Mr Shafiq described the child predators as “sick and evil”, adding: “The time for ill-informed racial sensitivities on this needs to be stopped and we need immediate implementation of all elements of a new, positive action plan.”

Former MP for Keighley, Anne Cryer (pictured top left), told Parliament’s influential Home Affairs Select Committee in January 2013 that gangs of Pakistani men were allowed to prey on vulnerable young white girls for years in Bradford and Keighley, because authorities, including West Yorkshire Police, were “terrified of being called racist”.

Ann Cryer, who was MP for Keighley for 13 years before stepping down in 2010, said there had been a total failure by local police, social services, schools and hospitals in West Yorkshire to work together to address the mounting evidence of child sex exploitation that emerged a decade ago. “There has to be inter-agency working – and that wasn’t happening then”.

She added “West Yorkshire Police, Bradford Council, social services, schools, hospitals even – because abortions were taking place – none of them were working together. None of them were giving information“.

Barnado’s Chief Executive, Anne Marie Carrie, offered this well-rounded view on this very emotive topic: “I have a lifetime of experience working in children’s services, but there is nothing more shocking than child sexual exploitation. These vulnerable defenceless girls and boys, who crave love and attention, are groomed then abused in the most callous and calculated way, leaving them deeply traumatised and scarred for life”. She added: “Although I thoroughly welcome the recent attention around the issue, the children at the heart of this crime have been forgotten as discussion has focused on the ethnicity of perpetrators in high profile cases.”

During his three months in office so far, and particularly after Anne Cryer’s evidence to the HASC, there has been no press announcement from the West Yorkshire Police and Crime Commissioner, Mark Burns-Williamson. It is highly relevant to point out that he was West Yorkshire Police Authority Chairman from 2003 to 2012. Throughout the whole of that period child grooming in Bradford and Keighley was tolerated. Paedophiles inside the Force were being protected and covered up – and Jimmy Savile‘s horrific tally of rape and child abuse also concealed from the public. (See more here).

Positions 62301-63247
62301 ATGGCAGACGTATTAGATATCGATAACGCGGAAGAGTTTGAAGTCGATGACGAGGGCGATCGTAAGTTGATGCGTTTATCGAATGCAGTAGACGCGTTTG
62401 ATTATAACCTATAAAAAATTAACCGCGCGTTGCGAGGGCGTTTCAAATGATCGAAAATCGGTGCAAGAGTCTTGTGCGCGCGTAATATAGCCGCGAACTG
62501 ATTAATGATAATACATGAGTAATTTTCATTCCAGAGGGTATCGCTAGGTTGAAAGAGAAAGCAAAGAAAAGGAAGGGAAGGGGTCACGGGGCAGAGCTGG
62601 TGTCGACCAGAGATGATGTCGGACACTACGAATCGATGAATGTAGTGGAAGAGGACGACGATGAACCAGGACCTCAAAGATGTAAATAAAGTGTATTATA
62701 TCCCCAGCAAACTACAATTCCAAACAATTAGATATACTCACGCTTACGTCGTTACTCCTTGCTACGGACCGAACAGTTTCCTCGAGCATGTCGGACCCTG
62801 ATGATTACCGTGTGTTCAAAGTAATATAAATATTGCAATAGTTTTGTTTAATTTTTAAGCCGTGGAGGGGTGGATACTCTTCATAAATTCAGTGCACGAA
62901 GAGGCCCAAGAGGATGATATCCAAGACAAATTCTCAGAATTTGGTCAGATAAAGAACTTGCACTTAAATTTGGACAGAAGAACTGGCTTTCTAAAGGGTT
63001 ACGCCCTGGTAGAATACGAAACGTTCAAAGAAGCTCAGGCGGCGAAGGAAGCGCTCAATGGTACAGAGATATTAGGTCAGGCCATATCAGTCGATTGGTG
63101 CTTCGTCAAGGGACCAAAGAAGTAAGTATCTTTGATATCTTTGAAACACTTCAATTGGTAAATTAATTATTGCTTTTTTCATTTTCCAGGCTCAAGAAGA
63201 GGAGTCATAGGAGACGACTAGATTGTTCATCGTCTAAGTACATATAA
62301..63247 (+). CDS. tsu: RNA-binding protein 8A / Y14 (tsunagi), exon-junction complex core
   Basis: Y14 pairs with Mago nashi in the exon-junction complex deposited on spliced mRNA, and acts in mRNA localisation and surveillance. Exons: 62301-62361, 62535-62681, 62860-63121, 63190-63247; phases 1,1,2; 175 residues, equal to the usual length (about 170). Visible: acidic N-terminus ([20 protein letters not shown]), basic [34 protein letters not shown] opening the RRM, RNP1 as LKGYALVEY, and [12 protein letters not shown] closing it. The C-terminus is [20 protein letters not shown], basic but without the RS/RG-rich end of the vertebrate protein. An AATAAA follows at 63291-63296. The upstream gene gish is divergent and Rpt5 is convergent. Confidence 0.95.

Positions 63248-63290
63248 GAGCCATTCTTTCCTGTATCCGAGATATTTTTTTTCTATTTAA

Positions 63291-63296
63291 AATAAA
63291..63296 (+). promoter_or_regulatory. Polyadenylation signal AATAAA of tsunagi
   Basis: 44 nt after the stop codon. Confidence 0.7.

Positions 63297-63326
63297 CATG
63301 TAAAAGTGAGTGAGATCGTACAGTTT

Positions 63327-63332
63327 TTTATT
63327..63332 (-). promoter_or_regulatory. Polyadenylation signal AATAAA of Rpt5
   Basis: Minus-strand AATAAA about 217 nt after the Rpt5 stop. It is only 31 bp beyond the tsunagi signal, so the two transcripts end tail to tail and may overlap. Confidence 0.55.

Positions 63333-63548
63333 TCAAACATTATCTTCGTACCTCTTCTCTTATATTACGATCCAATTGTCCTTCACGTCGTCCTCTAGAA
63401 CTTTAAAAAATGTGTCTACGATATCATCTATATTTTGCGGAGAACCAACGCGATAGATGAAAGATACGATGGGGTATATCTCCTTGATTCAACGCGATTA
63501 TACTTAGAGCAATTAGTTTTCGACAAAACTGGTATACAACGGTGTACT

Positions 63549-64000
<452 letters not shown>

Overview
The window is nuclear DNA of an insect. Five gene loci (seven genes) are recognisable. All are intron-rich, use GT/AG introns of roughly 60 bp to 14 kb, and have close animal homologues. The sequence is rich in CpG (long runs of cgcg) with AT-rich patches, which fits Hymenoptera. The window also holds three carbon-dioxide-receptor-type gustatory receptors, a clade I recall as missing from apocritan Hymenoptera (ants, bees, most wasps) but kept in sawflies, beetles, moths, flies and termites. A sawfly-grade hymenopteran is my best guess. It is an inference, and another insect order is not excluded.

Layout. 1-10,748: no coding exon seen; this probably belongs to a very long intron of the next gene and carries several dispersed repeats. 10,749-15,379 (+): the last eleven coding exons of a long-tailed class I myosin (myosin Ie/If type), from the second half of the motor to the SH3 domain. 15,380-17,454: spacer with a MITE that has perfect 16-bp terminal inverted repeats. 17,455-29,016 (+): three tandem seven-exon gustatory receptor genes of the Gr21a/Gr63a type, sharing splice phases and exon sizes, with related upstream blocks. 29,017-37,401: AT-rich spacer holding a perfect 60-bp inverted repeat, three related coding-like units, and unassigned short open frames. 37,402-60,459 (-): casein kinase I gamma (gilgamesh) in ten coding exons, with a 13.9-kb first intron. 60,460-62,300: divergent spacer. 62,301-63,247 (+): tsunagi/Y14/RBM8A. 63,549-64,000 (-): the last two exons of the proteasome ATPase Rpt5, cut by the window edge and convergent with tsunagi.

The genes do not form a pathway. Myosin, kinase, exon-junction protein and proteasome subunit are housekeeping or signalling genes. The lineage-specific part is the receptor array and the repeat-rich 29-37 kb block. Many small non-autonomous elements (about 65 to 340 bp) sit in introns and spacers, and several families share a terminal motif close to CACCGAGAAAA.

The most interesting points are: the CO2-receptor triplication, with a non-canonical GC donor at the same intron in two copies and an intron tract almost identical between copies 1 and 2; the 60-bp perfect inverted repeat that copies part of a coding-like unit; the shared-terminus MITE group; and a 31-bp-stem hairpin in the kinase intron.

Another series of huge failure to add to the hapless Commissioner’s collection alongside the, now nationally known, Operation Douglas scandal and latest attempt at cover-up.


Bilal Hussain and Shazad Rehman were found guilty at Bradford Crown Court on March 6th 2013 of repeatedly raping one girl and raping two other girls they picked up in the Keighley area. The girls were vulnerable and uder-age and had been found walking the streets.

Hussain, 23, of Leeds and 30-year-old Rehman, of no fixed address, pursued teenage girls between 2010 and 2011. They were jailed for 18-and-half years and 17-and-a-half years respectively. HH Judge Jonathan Rose said the men “engaged in a course of conduct which has become increasingly and depressingly familiar in this country”.

The men, known to the girls as ‘Yaz’ and ‘Naz’, had pleaded not guilty to nine rape charges and supplying cannabis and Rehman has also denied two charges of sexual assault which relate to one of the rape complainants and a fourth young girl. The pair were also charged with a conspiracy to pervert the course of justice by intimidating a female witness.

Crown Prosecuting barrister Michelle Colborne QC said: ”They acted together travelling from their various home addresses in Leeds and Halifax to the Keighley town centre where they specifically targeted vulnerable girls, all underage.”

She said some of the girls, none of whom can be identified, had difficult backgrounds or were emotionally fragile and may have been seeking attention. ”They were out of their depth and were supplied with strong alcohol and cannabis, enticed to believe they would have fun, that they were special. In truth what was on offer was beyond their control”.

Miss Colborne added: ”This behaviour… was designed to exploit the girls’ lack of maturity, their lack of life experience and to render them more compliant.”

Drink and drugs were given to the girls to reduce their inhibitions, or in some cases to leave them incapable of resisting sexual advances, or oblivious to them. Some of the rapes took place at the Alder House Hotel, Batley, and also at the Campanile Hotel, Bradford, after the girls, some as young as 14, had been picked up by the defendants in a silver Audi.

After one of the girls told Hussain she thought she was pregnant, he allegedly said she had to terminate the pregnancy or he would kill the baby himself.

Miss Colborne also said Rehman boasted to a woman they could get any girl they wanted and described them as ”fresh meat”.

A West Yorkshire Police spokesman told the Bradford Telegraph & Argus at the end of January 2013 that 30 arrests in the Bradford area had been made. He said the arrests were as a result of a number of different investigations, but declined to comment on the nature of the operations. He said all 30 people had been released on police bail and that no charges had yet been brought against any of them.